If you live near or have visited salt water, especially of the marshy variety found near intracoastal waterways, you’ve probably walked past a big ol’ stand of Salicornia, also known as sea bean, sea asparagus, glasswort, picklewort or samphire.

It Looks Like This

This image comes from West Coast Seaweed (http://www.westcoastseaweed.com/)– a fantastic resource for all things Salicornia!

For those of us who don’t live immediately near a wild source, they can sometimes be found in specialty or Asian markets. If you live in Seattle, they can regularly be found during the summer at the “Foraged and Found” booths at almost every weekend Farmer’s Market (find yours here), for an incredibly reasonable $10.00/lb. I pick up 1/2 lb every other week or so, and it lasts me for a couple of dishes. Beats a four-hour drive to the likeliest nearby foraging spots.

These delightful little fellows come to the kitchen pre-seasoned. Since they grow so close to salt water, they’ve adapted to thrive on the stuff, and, for all intents and purposes, draw it up from the sand/soil. This lends the critters a fairly salty flavor, with definite overtones of minerals. They’re so salty that it’s a good idea to soak them for a while before using them in a recipe. Once soaked, they taste like string-bean pods or really tender asparagus like when it’s super-thin in Spring, and retain their crispiness if cooked.

The amazing thing about these guys is their perfect semi-salty versatility, especially considering the whole low-salt cuisine thing. If you cook with sea beans, you don’t need to add any salt to what you’re making! Properly soaked, 1/2 cup of sea beans contains about 70 mg of sodium, but the additional mineral content stretches that flavor and enhances the taste of whatever you’re making. All you need to do is add a few of them, finely minced, to any savory dish and they’ll add a delightful augmentation of flavor that precludes the need for any additional NaCl.

They’re really nice raw, in salads, but I prefer to cook them, either in small amounts as a salt replacement, or as a side dish, the same way I’d use asparagus. One good thing to do is to mix 1/4 cup sea beans with 1/4 cup sweet onions and cooked underneath a broiled steak seasoned with black pepper (no salt!); the juices from the steak seep down and cook the vegetables, and then cut the meat into bite-sized pieces so each fork-full of steak/sea beans/onions provides the perfect balance between umami/salty/sweet/tangy/juicy. Heck yeah!

Another good trick, especially nice on the grill, is to take some nice whitefish– cod, trout, catfish– and season it with a couple of twists of ground pepper, a squeeze of lemon, a pat of unsalted butter, and double-wrap it in foil with a 1/4 cup sea beans. Toss it on indirect heat for a good 15 minutes, take it off the heat, unwrap it and breathe in those amazing aromas. The littoral essences from the sea beans envelop the fish during the cooking process, bathing it in green, slightly briny delight. It is like eating cooked sashimi.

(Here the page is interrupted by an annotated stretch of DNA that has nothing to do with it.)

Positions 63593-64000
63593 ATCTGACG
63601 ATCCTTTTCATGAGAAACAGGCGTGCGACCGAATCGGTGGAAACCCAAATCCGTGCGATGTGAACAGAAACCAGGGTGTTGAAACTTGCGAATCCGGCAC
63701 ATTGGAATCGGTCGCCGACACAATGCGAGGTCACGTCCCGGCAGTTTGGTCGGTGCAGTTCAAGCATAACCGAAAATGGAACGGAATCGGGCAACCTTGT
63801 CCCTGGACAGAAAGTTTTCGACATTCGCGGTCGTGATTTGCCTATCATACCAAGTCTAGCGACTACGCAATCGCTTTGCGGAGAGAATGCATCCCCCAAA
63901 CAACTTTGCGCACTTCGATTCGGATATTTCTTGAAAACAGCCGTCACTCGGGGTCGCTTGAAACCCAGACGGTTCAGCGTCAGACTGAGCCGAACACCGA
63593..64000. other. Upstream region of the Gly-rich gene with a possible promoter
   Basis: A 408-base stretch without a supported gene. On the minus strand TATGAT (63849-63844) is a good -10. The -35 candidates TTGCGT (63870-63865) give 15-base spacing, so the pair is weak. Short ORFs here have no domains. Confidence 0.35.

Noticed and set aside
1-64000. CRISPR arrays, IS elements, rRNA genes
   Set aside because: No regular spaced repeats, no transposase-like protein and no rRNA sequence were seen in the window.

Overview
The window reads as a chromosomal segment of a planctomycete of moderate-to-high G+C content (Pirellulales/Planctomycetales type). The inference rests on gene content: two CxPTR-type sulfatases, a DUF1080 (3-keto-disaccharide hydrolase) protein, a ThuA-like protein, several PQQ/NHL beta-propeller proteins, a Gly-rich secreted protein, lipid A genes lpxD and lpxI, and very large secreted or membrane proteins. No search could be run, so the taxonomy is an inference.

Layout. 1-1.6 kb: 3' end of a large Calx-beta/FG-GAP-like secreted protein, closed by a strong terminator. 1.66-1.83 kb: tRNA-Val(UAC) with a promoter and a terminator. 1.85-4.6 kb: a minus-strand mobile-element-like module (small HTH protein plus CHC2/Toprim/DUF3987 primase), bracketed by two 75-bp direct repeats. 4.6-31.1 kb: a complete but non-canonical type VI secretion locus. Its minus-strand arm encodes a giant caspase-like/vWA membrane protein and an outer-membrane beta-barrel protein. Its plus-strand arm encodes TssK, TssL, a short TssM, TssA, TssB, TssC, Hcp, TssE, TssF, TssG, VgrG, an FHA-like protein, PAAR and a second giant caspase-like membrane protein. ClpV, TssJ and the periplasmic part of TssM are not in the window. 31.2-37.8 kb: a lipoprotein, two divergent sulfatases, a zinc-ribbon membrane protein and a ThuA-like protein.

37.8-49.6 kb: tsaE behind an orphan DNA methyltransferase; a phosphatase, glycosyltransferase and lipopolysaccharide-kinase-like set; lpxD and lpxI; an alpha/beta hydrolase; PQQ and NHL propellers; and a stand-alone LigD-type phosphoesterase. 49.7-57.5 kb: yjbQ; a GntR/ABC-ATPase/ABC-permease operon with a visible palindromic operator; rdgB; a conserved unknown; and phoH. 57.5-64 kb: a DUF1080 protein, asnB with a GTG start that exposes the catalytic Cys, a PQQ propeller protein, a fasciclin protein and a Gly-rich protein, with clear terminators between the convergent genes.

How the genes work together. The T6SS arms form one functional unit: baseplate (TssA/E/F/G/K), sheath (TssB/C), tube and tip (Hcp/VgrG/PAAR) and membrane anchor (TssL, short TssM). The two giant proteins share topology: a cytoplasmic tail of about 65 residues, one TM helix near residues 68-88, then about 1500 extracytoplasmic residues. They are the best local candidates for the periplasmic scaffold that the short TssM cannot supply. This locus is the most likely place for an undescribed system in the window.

Finally, here’s a more formal version of a recipe I keep returning to every time I procure some of these guys. Note, once again, the lack of directly applied salt– the sea beans provide plenty. The actual recipe is super-easy to make, though it may require some wait-time while some of the ingredients soak.

Quinoa Sea Bean Salad

Ingredients:

1 cup cooked quinoa, chilled overnight
1/2 cup firm tomatoes, diced
1/2 cup chopped sea beans, soaked overnight and rinsed to taste
1/2 cup extra-firm tofu, pressed and cubed, soaked for 1+ hours in juice of 1 lime
3 scallions, diced
2 cloves garlic, minced
*1/4 cup crumbled feta or gorgonzola cheese (leave this out or replace with fresh mozzarella or swiss for less sodium)
1 tbsp paprika
1 tbsp white pepper
1 tbsp cumin
1 tbsp flour
virgin olive oil
balsamic vinegar

1. Remove the tofu from the lime and pat dry. Mix the flour, paprika, white pepper and cumin and toss the tofu in the mixture until well-coated.

2. Sweat the scallions and garlic on medium-low heat. Add 1 tsp of the olive oil and cook for ~1 minute, until soft but not yet golden.

3. Increase heat to medium-high. Add the tofu and stir frequently until scallions, garlic and tofu are all golden. Remove and set aside.

4. Mix the quinoa, tomatoes, sea beans, tofu mixture and olive oil and vinegar to taste.

That’s all there is to it. Eat some sea beans today!

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